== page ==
Intel launches long-awaited 8-core Xeon processor E5-2600 product family
The processor provides an 80 percent improvement in performance compared to the previous Xeon 5600 series
Intel estimates that there will be 15 billion connected devices and 3 billion connected users by 2015, while the amount of global data centre IP traffic is forecast to grow by 33 percent annually, surpassing 4.8 zetabytes per year – more than three times the amount in 2011.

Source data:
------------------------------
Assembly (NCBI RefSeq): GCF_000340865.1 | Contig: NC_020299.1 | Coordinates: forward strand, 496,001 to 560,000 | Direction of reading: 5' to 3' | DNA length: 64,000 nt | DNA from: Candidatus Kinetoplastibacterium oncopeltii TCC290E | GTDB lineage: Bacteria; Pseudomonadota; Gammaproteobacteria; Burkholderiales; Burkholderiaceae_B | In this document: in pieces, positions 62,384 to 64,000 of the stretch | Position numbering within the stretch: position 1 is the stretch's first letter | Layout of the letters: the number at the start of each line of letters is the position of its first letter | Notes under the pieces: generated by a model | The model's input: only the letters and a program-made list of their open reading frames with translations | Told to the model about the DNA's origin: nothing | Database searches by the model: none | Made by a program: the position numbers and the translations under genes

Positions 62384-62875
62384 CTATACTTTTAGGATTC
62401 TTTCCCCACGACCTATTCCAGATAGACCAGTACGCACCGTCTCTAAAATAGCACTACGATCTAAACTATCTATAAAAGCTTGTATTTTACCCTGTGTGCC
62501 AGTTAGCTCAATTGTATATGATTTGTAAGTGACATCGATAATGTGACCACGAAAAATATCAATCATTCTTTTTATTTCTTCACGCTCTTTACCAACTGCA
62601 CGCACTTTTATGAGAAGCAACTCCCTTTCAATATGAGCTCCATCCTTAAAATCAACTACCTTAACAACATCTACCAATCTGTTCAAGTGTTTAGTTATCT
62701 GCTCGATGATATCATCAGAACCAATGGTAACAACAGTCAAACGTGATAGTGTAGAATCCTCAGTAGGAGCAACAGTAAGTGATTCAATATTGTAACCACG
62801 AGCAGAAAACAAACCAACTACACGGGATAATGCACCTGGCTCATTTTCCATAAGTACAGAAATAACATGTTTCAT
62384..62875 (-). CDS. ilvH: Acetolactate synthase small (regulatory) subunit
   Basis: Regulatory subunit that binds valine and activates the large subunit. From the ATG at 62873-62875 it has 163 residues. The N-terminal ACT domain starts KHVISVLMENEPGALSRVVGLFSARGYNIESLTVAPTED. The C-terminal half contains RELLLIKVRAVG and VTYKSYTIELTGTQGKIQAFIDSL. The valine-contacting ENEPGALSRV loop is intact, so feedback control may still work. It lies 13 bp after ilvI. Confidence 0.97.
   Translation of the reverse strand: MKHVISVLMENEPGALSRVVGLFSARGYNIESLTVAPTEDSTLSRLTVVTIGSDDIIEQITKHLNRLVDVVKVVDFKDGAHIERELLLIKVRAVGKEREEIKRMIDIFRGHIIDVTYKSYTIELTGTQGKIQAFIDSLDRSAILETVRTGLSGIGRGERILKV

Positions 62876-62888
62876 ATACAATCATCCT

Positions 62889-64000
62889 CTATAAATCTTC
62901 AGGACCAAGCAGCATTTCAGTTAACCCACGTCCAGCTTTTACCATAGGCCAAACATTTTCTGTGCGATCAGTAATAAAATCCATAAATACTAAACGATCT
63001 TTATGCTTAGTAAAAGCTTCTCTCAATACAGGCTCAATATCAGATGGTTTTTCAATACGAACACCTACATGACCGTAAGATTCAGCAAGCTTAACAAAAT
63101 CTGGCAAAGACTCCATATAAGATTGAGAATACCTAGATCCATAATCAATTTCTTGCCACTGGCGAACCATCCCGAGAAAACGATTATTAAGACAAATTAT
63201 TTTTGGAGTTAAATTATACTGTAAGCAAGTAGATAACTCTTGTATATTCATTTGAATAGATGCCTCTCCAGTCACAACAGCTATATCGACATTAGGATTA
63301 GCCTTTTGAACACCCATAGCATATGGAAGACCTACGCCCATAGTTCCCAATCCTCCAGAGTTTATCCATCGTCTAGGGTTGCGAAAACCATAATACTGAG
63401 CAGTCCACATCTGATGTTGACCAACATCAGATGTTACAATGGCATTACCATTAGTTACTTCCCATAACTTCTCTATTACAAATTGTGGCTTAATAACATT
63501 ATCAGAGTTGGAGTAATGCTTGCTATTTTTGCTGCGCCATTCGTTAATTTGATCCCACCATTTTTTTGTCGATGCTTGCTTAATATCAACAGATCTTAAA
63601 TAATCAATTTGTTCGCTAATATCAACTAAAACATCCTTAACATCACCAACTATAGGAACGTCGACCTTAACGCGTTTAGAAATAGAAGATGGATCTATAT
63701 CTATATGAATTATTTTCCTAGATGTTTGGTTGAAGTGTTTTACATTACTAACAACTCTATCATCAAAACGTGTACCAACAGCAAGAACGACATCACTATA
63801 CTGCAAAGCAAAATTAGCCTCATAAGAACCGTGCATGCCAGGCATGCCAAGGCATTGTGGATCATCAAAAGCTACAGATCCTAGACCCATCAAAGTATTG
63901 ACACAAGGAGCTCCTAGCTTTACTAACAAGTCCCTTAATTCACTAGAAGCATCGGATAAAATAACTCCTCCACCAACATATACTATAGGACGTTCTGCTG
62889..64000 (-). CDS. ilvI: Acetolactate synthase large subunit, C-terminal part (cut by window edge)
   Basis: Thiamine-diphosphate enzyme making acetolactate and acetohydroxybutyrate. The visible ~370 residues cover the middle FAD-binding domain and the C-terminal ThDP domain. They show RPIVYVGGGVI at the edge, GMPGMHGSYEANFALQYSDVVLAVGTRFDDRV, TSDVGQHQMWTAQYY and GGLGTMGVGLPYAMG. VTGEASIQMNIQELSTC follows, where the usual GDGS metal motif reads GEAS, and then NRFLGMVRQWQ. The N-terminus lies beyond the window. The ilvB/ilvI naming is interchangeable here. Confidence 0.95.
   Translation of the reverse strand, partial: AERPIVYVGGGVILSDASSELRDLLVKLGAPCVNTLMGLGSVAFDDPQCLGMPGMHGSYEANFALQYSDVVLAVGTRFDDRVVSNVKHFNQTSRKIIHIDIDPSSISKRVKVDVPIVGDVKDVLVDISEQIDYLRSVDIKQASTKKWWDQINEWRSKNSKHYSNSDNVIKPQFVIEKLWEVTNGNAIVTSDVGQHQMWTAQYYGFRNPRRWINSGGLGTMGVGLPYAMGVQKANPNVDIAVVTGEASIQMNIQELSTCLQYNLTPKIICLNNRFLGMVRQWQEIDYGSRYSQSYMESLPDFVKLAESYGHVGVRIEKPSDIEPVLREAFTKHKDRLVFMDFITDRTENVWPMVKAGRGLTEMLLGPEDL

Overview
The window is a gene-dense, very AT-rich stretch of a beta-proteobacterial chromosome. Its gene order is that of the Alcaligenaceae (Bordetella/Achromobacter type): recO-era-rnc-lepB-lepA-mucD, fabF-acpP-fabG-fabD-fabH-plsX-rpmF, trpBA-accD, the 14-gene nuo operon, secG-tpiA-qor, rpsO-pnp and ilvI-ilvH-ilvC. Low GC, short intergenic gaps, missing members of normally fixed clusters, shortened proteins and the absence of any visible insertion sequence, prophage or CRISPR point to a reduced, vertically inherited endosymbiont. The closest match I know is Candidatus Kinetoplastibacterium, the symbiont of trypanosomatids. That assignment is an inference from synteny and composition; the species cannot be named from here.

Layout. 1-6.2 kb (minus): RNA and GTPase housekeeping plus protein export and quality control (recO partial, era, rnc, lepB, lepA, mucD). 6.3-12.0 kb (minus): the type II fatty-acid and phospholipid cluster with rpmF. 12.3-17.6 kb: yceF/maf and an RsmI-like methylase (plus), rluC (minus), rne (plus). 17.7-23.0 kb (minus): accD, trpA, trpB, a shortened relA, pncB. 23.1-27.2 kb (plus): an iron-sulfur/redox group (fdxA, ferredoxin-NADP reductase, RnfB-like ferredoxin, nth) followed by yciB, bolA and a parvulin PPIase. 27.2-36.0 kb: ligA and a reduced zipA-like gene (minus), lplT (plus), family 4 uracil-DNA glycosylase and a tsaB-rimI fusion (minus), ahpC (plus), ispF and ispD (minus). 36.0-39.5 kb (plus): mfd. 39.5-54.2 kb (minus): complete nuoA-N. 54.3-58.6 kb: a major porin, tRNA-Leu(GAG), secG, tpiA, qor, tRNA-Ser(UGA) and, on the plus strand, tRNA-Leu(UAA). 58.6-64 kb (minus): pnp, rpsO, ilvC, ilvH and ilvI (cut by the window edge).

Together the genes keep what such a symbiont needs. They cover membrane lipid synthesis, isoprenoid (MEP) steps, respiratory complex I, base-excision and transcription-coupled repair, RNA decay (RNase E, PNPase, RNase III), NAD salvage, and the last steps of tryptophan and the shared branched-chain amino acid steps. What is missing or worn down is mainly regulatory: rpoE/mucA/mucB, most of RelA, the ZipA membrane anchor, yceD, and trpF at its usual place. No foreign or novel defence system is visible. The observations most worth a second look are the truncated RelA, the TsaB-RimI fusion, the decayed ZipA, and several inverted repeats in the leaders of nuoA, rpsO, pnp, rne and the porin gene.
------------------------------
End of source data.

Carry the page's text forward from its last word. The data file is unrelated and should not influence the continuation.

Intel's long-awaited Xeon E5-2600 processor is aimed at meeting the growing demands of cloud computing, consumerisation and big data by focusing on four key areas – performance, energy efficiency, I/O bandwidth and security.
Xeon E5 will be useful at CERN's Large Hadron Collider
Intel claims the Xeon E5 can improve energy efficiency by more than 50 percent, making them ideal for compute-intensive applications where energy supply is limited. These four-node servers are from Viglen support research conducted at CERN's Large Hadron Collider in Geneva, as well as HPC facilities at the University of Bristol, Oxford University and University of York.